• Van Tassel D.C.
      • Owens B.D.
      • Wolf J.M.
      Incidence estimates and demographics of scaphoid fracture in the U.S. population.
      ).

      4.1 Study methodology

      Two case studies were included in this review (
      • Ek E.T.
      • Wang K.
      Fixation of Ultrasmall Proximal Pole Scaphoid Fractures Using Bioabsorbable Osteochondral Fixation Nails.
      ;
      • Wichelhaus A.
      • Emmerich J.
      • Mittlmeier T.
      A case of implant failure in partial wrist fusion applying magnesium-based headless bone screws.
      ). Wichelhaus et al (
      • Wichelhaus A.
      • Emmerich J.
      • Mittlmeier T.
      A case of implant failure in partial wrist fusion applying magnesium-based headless bone screws.
      ) described two magnesium-based screws inserted as secondary fixation, with Ek and Wang (
      • Ek E.T.
      • Wang K.
      Fixation of Ultrasmall Proximal Pole Scaphoid Fractures Using Bioabsorbable Osteochondral Fixation Nails.
      ) using a polylactic acid (PLA) co-polymer for fixation. Kujala et al. (
      • Kujala S.
      • Raatikainen T.
      • Kaarela O.
      • Ashammakhi N.
      • Ryhänen J.
      Successful treatment of scaphoid fractures and nonunions using bioabsorbable screws: report of six cases.
      ) used a case series consisting of six patients, with poly-l-lactic acid (PLLA) used in all patients.
      Three studies used a prospective interventional approach with a PLLA derivative for fixation. Akmaz et al. (
      • Akmaz I.
      • Kiral A.
      • Pehlivan O.
      • Mahirogullari M.
      • Solakoglu C.
      • Rodop O.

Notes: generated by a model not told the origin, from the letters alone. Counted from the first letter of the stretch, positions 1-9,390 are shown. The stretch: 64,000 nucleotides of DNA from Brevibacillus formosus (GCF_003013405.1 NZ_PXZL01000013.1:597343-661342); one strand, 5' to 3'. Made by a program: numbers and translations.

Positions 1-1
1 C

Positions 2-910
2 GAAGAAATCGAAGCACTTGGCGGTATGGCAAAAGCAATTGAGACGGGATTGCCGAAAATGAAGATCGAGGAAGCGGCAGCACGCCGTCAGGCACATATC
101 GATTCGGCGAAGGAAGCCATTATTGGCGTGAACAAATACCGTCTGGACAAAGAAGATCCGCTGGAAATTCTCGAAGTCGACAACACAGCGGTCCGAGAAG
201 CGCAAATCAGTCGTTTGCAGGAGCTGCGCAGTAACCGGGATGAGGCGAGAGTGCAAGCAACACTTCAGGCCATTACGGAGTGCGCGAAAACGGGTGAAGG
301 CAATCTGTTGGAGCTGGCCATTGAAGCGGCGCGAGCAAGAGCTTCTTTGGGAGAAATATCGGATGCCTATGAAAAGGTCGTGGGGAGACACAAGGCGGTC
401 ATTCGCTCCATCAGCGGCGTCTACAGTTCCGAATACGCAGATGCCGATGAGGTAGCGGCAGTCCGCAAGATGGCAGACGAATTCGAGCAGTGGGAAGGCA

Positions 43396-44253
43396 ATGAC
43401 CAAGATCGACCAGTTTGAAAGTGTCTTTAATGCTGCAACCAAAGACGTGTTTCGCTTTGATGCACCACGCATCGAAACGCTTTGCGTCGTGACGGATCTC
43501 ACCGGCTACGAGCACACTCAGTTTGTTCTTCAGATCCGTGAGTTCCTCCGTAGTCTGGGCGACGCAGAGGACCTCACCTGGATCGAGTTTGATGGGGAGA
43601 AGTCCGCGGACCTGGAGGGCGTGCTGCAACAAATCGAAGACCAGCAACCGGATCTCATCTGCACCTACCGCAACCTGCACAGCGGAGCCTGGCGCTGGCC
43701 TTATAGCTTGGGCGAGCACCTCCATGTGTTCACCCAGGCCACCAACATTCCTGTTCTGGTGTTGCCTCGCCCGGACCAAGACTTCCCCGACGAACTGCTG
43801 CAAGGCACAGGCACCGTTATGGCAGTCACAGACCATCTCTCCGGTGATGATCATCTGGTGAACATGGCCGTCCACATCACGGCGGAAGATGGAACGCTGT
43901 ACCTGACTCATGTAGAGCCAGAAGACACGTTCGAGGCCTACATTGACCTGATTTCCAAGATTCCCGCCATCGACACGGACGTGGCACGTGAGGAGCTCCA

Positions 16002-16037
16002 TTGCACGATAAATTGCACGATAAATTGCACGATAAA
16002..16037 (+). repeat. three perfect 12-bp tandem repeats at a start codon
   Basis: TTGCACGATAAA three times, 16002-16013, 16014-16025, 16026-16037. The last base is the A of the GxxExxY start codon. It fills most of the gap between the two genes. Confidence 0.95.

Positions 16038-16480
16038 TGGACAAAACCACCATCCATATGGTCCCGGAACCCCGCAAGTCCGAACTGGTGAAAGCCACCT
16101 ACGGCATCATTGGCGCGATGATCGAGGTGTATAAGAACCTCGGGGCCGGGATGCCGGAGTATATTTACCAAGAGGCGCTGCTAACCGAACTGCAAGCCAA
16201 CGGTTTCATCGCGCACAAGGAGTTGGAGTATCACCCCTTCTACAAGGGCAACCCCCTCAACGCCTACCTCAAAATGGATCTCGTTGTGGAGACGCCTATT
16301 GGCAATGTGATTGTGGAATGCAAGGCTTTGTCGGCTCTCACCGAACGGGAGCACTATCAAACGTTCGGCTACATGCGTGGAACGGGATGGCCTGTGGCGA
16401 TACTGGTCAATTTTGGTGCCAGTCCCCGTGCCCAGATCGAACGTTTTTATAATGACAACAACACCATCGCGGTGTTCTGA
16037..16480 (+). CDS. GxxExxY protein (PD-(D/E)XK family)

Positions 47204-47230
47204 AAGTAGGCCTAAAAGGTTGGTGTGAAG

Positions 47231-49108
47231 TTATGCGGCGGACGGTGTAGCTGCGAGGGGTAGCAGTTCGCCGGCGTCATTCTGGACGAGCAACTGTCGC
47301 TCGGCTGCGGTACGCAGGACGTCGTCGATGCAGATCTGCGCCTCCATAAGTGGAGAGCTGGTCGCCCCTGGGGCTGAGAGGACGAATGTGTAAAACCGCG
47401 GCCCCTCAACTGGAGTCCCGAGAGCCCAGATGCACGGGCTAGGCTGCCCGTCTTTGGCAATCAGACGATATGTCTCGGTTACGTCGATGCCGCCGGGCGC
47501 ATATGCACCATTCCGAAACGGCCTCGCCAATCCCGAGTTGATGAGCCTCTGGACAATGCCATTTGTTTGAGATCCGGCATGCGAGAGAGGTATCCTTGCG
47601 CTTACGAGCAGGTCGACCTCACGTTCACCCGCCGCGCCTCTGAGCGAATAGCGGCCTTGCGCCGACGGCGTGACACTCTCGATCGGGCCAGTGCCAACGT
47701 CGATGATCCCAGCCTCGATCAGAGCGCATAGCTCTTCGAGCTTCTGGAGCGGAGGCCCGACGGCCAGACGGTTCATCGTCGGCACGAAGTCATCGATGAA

Biodegradable implants in the treatment of scaphoid nonunions.
      ) used a combination of pin and screw fixation with self-reinforced polylactide (SR-PLLA), with Ya'ish et al (
      • Ya’ish F.
      • Bailey C.A.
      • Kelly C.P.
      • Craigen M.A.
      Bioabsorbable fixation of scaphoid fractures and non-unions; analysis of early clinical outcomes.
      ) using fixation with combination PLLA and Hydroxyapatite. Yamamuro et al. (
      • Yamamuro T.
      • Matsusue Y.
      • Uchida A.
      • Shimada K.
      • Shimozaki E.
      • Kitaoka K.
      Bioabsorbable osteosynthetic implants of ultra high strength poly-L-lactide. A clinical study.
      ) used PLLA screw fixation.
      Pelto-Vasenius et al. (
      • Pelto-Vasenius K.
      • Hirvensalo E.
      • Böstman O.
      • Rokkanen P.
      Fixation of scaphoid delayed union and non-union with absorbable polyglycolide pin or Herbert screw. Consolidation and functional results.
      ) was the sole study to use a case-control approach to evaluate outcomes of polyglycolide (PGA) pins compared to conventional Herbert screw fixation.

      4.2 Length of time from injury to surgery

      Significant heterogeneity in time to surgery both between studies and participants within studies was noted. Ya'ish et al. (
      • Ya’ish F.
      • Bailey C.A.
      • Kelly C.P.
      • Craigen M.A.
      Bioabsorbable fixation of scaphoid fractures and non-unions; analysis of early clinical outcomes.
      ) had the widest range of mean length of time of injury in patients who achieved full union and those that did not, differing with 32.2 weeks and 134.1 weeks respectively (P = 0.28). Pelto-Vasenius (
      • Pelto-Vasenius K.
      • Hirvensalo E.
      • Böstman O.
      • Rokkanen P.
      Fixation of scaphoid delayed union and non-union with absorbable polyglycolide pin or Herbert screw. Consolidation and functional results.
      ) had a lag time of 62 months in the bioabsorbable pin group and 13 months in the group of patients with Herbert screws inserted. Kujala et al. (
      • Kujala S.
      • Raatikainen T.
      • Kaarela O.
      • Ashammakhi N.
      • Ryhänen J.
      Successful treatment of scaphoid fractures and nonunions using bioabsorbable screws: report of six cases.
      ) reported the average patient surgery occurred at 16 months post injury. Akmaz et al. (
      • Akmaz I.
      • Kiral A.
      • Pehlivan O.
      • Mahirogullari M.
      • Solakoglu C.
      • Rodop O.
      Biodegradable implants in the treatment of scaphoid nonunions.
      ) reported a time to surgery of 9.8 months for included patients. Ek and Wang (
      • Ek E.T.
      • Wang K.
      Fixation of Ultrasmall Proximal Pole Scaphoid Fractures Using Bioabsorbable Osteochondral Fixation Nails.
      ) reported on a patient who presented 3 months following his initial injury.